Over the last few decades, neo-liberal globalization—marked especially by the liberalization of finance, extended processes of commodification/privatization, free trade and free flow of capital—has coincided with rising income inequality and an ostensible decline in global poverty levels, the latter being largely attributed to China’s and India’s rapid economic development since the 1980s. Using a three-year-averaged non-overlapping data from 1991 to 2017 covering 39 OECD and western Balkan countries and applying the efficient Feasible Generalized Least Square (FGLS) estimation method, this article examines the effect of institutional ‘quality’, export complexity, and labour union density on income inequality. We have indications that neo-liberal globalization, measured using the KOF globalization index and sub-indicators, is positively correlated with income inequality. We have also indications that institutional ‘quality’, that is, mechanisms of ‘good governance’, tend to reduce income inequality. Importantly, the level of economic or export complexity and the degree of labour unionization were also found to reduce income inequality, while improving institutional ‘quality’ and mitigating downward pressures on wages.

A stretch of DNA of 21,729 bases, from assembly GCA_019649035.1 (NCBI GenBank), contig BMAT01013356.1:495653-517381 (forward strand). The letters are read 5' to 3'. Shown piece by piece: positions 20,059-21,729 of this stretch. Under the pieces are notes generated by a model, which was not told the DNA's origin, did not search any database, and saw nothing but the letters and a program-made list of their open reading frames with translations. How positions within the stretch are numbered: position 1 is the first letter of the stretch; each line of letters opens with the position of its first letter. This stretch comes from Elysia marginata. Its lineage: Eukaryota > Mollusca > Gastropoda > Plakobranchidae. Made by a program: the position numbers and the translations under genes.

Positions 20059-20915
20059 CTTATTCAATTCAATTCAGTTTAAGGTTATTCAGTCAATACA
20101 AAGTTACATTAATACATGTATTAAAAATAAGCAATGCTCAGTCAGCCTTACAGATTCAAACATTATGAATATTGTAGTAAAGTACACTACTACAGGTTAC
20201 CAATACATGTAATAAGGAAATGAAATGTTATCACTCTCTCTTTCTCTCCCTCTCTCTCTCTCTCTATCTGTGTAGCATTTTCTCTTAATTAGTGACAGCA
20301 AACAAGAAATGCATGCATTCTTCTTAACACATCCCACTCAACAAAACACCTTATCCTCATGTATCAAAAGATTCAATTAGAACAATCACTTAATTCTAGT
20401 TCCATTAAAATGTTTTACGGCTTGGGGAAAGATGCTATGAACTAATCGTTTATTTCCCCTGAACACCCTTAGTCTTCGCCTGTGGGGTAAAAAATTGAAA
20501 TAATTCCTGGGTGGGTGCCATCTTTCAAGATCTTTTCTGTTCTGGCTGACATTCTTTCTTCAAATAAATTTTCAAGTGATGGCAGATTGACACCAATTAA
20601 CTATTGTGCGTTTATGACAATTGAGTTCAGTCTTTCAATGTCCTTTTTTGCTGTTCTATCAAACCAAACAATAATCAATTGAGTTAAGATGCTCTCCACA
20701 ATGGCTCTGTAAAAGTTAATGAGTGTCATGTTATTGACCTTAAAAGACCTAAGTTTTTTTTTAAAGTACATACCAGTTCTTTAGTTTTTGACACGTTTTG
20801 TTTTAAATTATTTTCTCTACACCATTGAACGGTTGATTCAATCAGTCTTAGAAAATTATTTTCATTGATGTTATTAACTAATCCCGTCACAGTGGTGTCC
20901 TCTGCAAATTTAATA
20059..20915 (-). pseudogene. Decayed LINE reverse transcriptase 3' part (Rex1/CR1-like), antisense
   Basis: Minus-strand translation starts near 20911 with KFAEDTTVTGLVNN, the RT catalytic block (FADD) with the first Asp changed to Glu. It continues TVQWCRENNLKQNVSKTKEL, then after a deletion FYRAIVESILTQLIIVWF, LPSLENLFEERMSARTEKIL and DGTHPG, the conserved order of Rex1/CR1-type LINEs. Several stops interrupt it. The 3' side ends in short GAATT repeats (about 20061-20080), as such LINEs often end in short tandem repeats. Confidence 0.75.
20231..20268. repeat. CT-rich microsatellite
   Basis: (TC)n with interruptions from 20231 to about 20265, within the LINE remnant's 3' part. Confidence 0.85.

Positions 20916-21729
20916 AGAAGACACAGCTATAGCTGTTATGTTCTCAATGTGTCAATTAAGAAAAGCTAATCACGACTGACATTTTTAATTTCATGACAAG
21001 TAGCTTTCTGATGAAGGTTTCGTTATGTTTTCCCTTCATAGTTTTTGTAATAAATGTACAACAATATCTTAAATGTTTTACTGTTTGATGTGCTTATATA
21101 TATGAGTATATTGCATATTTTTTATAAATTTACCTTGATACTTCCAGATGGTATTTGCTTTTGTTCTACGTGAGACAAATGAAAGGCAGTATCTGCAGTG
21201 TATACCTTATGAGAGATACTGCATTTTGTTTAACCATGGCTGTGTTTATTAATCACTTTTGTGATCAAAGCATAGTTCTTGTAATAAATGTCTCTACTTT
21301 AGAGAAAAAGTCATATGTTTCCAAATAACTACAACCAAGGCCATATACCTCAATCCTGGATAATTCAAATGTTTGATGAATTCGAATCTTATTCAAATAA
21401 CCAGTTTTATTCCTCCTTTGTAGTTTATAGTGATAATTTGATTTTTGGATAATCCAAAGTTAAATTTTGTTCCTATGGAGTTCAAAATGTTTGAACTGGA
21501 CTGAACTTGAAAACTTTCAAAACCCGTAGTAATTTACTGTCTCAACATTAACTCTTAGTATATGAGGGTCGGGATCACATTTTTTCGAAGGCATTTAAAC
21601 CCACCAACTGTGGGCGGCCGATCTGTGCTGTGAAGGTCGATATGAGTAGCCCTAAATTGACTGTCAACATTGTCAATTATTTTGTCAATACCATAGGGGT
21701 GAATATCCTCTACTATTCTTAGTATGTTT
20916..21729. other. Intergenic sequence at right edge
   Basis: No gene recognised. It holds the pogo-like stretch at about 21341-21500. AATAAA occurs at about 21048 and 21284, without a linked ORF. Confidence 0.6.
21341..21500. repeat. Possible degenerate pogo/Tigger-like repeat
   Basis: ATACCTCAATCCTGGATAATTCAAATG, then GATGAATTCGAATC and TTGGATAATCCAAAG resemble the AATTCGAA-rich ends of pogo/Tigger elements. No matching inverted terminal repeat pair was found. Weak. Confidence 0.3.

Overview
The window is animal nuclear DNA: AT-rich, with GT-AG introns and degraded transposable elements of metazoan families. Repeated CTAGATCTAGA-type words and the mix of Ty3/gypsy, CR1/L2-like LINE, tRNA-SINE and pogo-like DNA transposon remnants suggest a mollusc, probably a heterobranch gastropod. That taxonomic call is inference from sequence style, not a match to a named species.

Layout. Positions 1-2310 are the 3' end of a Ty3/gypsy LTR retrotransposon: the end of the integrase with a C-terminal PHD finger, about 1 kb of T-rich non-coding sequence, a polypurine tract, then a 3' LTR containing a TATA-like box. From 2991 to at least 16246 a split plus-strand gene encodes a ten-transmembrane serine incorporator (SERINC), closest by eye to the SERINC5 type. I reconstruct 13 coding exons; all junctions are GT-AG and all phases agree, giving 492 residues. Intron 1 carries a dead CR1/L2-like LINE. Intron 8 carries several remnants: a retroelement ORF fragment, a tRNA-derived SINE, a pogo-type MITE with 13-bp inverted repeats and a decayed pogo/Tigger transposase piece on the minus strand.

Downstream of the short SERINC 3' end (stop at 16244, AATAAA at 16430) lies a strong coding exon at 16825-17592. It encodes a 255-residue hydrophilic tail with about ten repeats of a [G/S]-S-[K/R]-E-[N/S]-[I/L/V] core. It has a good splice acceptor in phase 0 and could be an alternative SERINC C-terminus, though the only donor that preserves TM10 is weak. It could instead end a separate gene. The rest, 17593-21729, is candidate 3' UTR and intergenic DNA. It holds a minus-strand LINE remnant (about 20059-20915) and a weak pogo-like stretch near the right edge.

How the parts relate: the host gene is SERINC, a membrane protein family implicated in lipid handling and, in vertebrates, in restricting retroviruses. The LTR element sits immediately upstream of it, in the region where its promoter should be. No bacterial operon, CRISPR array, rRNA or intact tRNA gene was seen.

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ASJC Scopus subject areas
- Political Science and International Relations